What is Dementia?
Dementia or cognitive decline is a common condition in Ireland with an estimated 35,000 people effected. It is a problem that is increasing with our aging population. There are many different forms of dementia but Alzheimer’s and microvascular dementia (related to ‘mini strokes’ in the brain) are the most common.
Is this an inevitable process in certain susceptible people or are their things we can do to help prevent it or to keep our brains active and healthy as we age?
The brain is not a static thing. It needs to be thought of as a muscle that can be worked and trained. It is a fact that the ‘bigger’ the brain the less likely an individual is to develop significant memory problems. For example: Ongoing education and social interaction increase brain size. Obesity has been shown to decrease it.
From our earliest formation in the womb, throughout life, the brain continues to change and develop; laying down new memories, skills and nerve pathways like an ever evolving map. These links may be strengthened and improved over time or can be altered by disease.
There is much research ongoing in this area but there seems to be certain simple things that have been well established to be good for our brain health. As some forms of dementia are related to blood vessel disease like mini strokes it makes sense that the same general healthy living that helps avoid heart disease are likely to improve brain health.
What can I do to Reduce the Risk of Dementia?
Maintain a Healthy Weight as we are set to become the most obese nation in Europe, with an aging population, this known risk factor for dementia needs serious consideration. Keeping a healthy weight, especially in middle age can lower dementia risk. One study showed that MRI brain scans of obese patients (Body Mass Index > 30) showed reduced amounts of brain tissue and a brain appearance up to 16 years older than those with normal weight.
Exercise Research has shown that keeping physically active, with regular exercise 3 or more times/week is linked to lower dementia risk.
Both exercise and maintaining a healthy BMI will help reduce the risk of developing high blood pressure and diabetes which are also risk factors for dementia. If you have high blood pressure or diabetes taking your medication regularly and as advised will help reduce this risk. If you are unsure a simple visit to your GP can assess for these often silent conditions.
Don’t Smoke or Stop Smoking research has proven this to be a strong risk factor for dementia. Ex-smokers can lower their risk to that of non-smokers if they quit.
Eat Well Foods that have been linked to brain health are mostly those associated with a Mediterranean diet. This naturally healthy diet, along with exercise, is one of the best ways to maintain a normal weight, blood pressure, cholesterol and blood sugar.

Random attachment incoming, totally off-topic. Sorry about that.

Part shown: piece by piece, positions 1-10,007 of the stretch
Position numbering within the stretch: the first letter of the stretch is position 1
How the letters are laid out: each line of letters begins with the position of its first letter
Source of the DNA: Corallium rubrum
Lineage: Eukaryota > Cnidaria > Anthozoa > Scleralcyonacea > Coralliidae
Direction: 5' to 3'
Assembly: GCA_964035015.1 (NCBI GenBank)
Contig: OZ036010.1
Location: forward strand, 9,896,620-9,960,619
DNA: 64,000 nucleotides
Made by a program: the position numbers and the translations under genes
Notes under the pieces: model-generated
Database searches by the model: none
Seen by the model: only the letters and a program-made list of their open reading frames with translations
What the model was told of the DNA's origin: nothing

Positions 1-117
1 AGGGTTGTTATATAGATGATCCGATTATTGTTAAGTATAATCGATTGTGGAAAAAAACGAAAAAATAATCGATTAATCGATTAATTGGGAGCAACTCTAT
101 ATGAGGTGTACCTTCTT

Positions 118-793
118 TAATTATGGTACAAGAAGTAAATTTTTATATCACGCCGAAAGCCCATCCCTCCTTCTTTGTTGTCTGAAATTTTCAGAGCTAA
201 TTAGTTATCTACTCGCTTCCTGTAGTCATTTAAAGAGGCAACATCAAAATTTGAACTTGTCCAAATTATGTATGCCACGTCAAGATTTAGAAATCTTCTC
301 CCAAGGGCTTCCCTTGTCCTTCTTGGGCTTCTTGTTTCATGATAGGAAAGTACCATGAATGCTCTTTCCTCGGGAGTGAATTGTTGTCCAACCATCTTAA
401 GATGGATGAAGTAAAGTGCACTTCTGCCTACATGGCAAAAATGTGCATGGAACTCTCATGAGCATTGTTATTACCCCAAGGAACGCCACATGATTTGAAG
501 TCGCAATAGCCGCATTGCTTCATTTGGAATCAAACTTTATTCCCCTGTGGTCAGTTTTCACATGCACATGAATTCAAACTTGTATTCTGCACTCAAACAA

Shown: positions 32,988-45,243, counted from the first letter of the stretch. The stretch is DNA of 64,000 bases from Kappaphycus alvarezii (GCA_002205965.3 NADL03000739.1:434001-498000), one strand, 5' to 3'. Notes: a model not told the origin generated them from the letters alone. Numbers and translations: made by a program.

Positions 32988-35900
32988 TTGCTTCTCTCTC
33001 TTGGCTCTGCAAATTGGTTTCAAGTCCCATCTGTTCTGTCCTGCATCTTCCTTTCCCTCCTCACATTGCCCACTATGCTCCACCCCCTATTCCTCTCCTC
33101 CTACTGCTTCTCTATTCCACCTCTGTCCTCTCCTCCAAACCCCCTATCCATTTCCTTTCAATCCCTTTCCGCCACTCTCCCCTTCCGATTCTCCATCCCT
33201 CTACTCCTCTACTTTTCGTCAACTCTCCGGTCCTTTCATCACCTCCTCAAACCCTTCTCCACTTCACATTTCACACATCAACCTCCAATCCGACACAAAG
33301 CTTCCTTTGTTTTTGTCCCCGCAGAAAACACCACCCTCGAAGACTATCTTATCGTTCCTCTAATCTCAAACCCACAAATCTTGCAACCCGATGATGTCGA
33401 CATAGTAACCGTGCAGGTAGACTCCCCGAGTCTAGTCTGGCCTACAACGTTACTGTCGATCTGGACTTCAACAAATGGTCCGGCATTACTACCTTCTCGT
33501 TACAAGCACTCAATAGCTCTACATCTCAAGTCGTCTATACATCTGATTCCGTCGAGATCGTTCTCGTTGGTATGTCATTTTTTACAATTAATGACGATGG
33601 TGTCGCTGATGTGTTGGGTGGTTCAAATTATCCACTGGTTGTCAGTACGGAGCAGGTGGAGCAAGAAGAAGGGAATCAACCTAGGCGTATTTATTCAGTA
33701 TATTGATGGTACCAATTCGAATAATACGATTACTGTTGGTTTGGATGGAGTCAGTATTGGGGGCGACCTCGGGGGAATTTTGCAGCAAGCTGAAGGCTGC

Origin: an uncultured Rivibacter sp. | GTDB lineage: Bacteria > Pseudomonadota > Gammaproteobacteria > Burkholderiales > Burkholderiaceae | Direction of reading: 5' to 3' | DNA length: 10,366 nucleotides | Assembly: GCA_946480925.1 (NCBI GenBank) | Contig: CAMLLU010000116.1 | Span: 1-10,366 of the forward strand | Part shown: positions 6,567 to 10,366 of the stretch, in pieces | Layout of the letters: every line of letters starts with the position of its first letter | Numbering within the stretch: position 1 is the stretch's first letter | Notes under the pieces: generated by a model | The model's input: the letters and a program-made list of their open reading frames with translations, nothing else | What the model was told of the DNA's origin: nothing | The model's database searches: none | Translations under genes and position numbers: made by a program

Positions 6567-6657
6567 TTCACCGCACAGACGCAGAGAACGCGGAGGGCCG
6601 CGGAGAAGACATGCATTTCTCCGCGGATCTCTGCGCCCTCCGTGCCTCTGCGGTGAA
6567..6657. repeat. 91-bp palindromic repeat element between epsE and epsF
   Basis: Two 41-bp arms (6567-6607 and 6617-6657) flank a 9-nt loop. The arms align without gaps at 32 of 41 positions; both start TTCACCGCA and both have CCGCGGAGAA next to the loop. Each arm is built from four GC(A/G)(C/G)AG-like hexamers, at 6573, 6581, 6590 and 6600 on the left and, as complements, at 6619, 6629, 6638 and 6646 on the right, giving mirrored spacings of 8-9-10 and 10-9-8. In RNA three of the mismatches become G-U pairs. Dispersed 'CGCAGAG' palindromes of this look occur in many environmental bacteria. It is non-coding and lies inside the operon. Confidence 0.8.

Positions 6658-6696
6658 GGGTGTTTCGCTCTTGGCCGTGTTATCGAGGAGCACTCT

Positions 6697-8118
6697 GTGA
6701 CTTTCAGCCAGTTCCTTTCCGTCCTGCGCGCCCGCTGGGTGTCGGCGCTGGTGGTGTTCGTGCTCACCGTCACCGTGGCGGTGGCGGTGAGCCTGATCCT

The back bone of this diet is the inclusion of lots of fresh fruit and vegetables high in anti-oxidants, whole grains, nuts, seeds, pulses and omega 3 fatty acids that are associated with oily fish, olive oil. Nuts, seeds, beans, fresh fruits and vegetables are all linked to improved blood vessel health.
In comparison, research has shown that diets containing a high intake of saturated fat or trans fats have been linked with greater rates of dementia. LDL cholesterol (bad cholesterol) is linked to the formation of the plaques that are found in the brains of patients with Alzheimer’s dementia and also to vascular disease that causes strokes
Moderate Alcohol Consumption e.g. maximum one unit of red wine/day may increase good cholesterol HDL and lower insulin resistance both which has been linked to lowering risk of dementia. However, it should be noted that significant alcohol use, especially that above recommended guidelines is a known risk factor for brain disease. There are 1.4 million people in Ireland who are considered to drink alcohol at harmful levels for health.
Antioxidants Using antioxidants (e.g. Vitamin E) and omega 3 fatty acids may well be beneficial for brain health but there is yet to be enough randomised, placebo-controlled research to prove that supplements alone will help prevention of cognitive decline – as with most things a good natural dietary source of these components supplemented when required, at times when we may not eat as well or have extra demand on the system, is likely to be the best approach.
Pursue Ongoing Education as mentioned the brain is constantly evolving. We never lose the ability to learn and this is shown to be protective against memory decline. Challenge yourself to learn new things. Make education a life-long passion. Study a new language, hobby or skill. Read. Try brain games like crosswords or Sudoku to pass time. Keep the brain active not subdued and passive by screens.
Keep Socially Active We are social animals; it is one of the reasons our brains need to be big in the first place. Maintaining existing friendships, relationships and building new ones challenges parts of our brains associated with emotion, speech and memory. Changing our environment, going out to the cinema, for coffee or to a class are simple steps to keeping all of our brain healthy and active.
If you or a loved one has any concerns about memory your GP or health professional can provide reassurance, support and simple memory testing or review of your risk factors. This helpful summary PDF ( http://dementia.ie/images/uploads/site-images/Brain_Health_download1.pdf) on preventative measures can be found at www.dementia.ie and the Alzheimer Society of Ireland also have an excellent website for further information and support www.alzheimer.ie .